Stephen White

“Novelists know to be wary of those slices of reality that are just too outlandish to be transformed into the stuff of fiction. In the superb and tantalizing The Murder Room, Michael Capuzzo dares readers to believe the can-they-really-be-true stories of the heartbreaking cold cases that have been investigated by the forensic dream team that is the legendary Vidocq Society. The once forgotten crimes are horrendous, each bigger-than-life detective more outrageous than the next, and the circuitous paths they take to find long-delayed justice are impossible to forget.”

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The Murder Room: The Heirs of Sherlock Holmes Gather to Solve the World's Most Perplexing Cold Cases 4 out of 5 based on 0 ratings. 145 reviews.
harstan More than 1 year ago
This is a terrific look at the mysterious (pun intended) Vidocq Society pledged to solve the tundra of cold cases. Established by internet expert William Fleisher, profiling guru Richard Walter and forensic sculptor Frank Bender, the group is named after Napoleonic era Parisian detective Eugene Vidocq. They meet to brainstorm, discuss processes and solve cases as cold as five decades old and more. The over fifty cases are fascinating in a macabre way as Michael Capuzzo graphically describes the crimes such as Marie Noe convicted as a septuagenarian in 1999 for killing eight of her kids in 1949 or John List who murdered his family to keep them religiously pure but afterward vanished for two decades before being sculptured. Well written, it is the human element accentuated by the victims such as Widow Marilyn Flax who negotiated with her husband's kidnapper-killer that grips the audience; her story will leave readers eyes watering. Throughout the 56 entries is the underlying competitive camaraderie between the trio, bickering to the amusement of observers like us readers over glasses. Graphic (one killer cut off the visage of those murdered) yet heartfelt (all will cheer when the caught priest mutters "God damn", The Murder Room is a true crime winner. Harriet Klausner
HistoryHunter12 More than 1 year ago
I am very shaken and overwelmed with the naked forces of evil exposed by the brilliant minds united in the pursuit of justice. Micheal Capuzzo has done a fabulous job of telling the story of the Vidoqc's society's adventures into the realm of darkness seldom understood by everyday people. If the forces of goodwill on earth ever meet and engage in battle with the forces of darkness this book has put some of their battles on dispay for us all. This book like strong drink is not for the feeble hearted or tender stomach. You will need courage and fortitude to endure the words written on the pages of this book. Enjoy your guided trip into the depts of the wicked souls of evil people who have an infinite capacity to shock the human mind with the horor of their existance on earth.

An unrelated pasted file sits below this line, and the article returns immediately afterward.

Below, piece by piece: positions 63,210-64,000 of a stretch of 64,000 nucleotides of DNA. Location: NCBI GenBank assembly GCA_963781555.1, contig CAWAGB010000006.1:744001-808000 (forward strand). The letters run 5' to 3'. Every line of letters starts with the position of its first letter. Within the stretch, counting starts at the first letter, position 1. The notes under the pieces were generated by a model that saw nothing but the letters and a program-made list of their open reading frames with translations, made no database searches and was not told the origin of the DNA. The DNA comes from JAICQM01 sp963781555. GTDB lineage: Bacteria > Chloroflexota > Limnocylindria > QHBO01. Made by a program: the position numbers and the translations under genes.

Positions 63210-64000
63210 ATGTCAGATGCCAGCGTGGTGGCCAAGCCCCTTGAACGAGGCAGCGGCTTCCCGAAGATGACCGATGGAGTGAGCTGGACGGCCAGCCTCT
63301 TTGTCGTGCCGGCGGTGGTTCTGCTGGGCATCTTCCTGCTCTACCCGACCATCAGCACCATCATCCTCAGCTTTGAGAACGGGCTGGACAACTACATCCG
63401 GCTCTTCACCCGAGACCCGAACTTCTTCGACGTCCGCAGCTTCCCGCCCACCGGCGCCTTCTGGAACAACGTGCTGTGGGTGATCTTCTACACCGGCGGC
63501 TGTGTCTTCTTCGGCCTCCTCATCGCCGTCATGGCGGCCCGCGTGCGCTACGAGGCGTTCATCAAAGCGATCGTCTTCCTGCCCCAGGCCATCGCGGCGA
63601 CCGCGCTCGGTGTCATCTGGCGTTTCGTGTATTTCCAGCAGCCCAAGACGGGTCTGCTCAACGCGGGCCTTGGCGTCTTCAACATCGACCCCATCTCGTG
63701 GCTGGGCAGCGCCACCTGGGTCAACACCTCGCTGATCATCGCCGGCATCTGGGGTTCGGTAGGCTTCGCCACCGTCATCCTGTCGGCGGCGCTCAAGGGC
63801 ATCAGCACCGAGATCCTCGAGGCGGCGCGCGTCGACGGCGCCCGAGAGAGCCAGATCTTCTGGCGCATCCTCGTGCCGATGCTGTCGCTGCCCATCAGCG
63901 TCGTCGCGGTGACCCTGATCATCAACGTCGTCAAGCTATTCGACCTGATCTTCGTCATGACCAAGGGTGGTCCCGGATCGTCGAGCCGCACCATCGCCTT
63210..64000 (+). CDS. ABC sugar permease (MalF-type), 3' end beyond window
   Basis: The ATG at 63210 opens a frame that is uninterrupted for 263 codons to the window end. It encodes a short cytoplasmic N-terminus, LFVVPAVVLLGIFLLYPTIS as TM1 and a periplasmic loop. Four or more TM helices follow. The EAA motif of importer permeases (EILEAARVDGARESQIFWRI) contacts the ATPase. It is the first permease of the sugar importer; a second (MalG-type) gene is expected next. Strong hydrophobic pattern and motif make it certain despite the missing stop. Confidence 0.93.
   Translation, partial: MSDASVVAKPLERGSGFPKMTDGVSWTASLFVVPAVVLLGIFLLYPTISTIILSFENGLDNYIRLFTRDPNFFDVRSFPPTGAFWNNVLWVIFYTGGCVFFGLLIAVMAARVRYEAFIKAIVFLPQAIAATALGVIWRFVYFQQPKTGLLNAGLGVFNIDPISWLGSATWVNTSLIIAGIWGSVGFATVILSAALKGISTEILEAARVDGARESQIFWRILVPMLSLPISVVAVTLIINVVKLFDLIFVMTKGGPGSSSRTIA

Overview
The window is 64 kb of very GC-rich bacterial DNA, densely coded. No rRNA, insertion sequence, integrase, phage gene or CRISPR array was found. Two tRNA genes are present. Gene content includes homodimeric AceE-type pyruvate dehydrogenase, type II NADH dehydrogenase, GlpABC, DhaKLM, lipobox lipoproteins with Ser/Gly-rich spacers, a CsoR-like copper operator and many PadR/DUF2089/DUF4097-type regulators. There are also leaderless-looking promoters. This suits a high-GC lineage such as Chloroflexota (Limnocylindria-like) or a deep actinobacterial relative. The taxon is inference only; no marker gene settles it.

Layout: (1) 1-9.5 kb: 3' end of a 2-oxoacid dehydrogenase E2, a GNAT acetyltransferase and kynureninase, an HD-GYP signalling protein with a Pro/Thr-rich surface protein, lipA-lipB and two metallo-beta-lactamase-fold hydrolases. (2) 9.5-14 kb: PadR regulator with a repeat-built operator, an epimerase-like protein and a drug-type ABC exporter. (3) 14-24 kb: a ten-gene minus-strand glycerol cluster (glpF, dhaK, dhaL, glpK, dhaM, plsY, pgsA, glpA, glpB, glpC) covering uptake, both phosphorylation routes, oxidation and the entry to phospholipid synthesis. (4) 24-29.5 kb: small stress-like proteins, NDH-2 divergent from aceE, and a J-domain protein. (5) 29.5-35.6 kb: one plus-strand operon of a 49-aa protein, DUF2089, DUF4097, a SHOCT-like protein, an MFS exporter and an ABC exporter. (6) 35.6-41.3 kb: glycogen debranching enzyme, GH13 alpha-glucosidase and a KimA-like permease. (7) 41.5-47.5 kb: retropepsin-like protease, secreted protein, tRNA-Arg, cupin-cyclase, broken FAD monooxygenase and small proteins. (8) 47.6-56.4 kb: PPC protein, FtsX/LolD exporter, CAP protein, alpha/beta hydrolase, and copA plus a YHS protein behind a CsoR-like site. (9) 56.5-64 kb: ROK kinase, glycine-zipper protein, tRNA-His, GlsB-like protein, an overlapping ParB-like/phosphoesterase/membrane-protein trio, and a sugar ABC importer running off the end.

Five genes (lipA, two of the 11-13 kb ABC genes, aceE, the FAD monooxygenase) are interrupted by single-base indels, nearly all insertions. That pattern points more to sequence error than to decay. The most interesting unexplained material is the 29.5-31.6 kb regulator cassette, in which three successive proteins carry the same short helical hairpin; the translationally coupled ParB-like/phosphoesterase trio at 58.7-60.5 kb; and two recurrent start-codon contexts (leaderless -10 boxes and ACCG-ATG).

markpsadler More than 1 year ago
In what I took to be a series of vignettes, Capuzzo leads us on a journey into the mind of the sadistic, sexual, serial killer. His style led me to see this was a much better story than when I originally picked up the book. Not until I discovered a sheath of photographs halfway through the book did I realize this was in fact an actual true-crime book. The stories he had woven together where stranger than fiction and all of them chillingly real. From cold-case headlines, predominantly, at least initially in the Philadelphia, PA area we learn about a pro-bono, crime-fighting unit named the Vidocq Society. The group, formed by former FBI agent and private detective William Fleisher, psychic forensic artist Frank Bender and forensic psychologist Richard Walter lead us through the most bizarre, traumatic crimes ever committed, and one by one, with help from the other society members, finally put to rest scores of unsolved murders. During brainstorming sessions where lunch was often, 'chicken, steamed vegetables and a corpse with a small and unforgettable face' these miracle workers brought closure to many a forgotten family who were glad to know these, 'were men who had a green thumb in the garden of death.' Without impeding on going, police investigations they refused any case until it was at least two-years-old. Many cases where two decades old. They discussed centuries old murders and had a melding of minds and enjoyed lively discussions with like-minded individuals. These larger than life characters will open your eyes and your minds to the impossible, and transport you to a world you don't want to believe exists outside of your comfortable living room.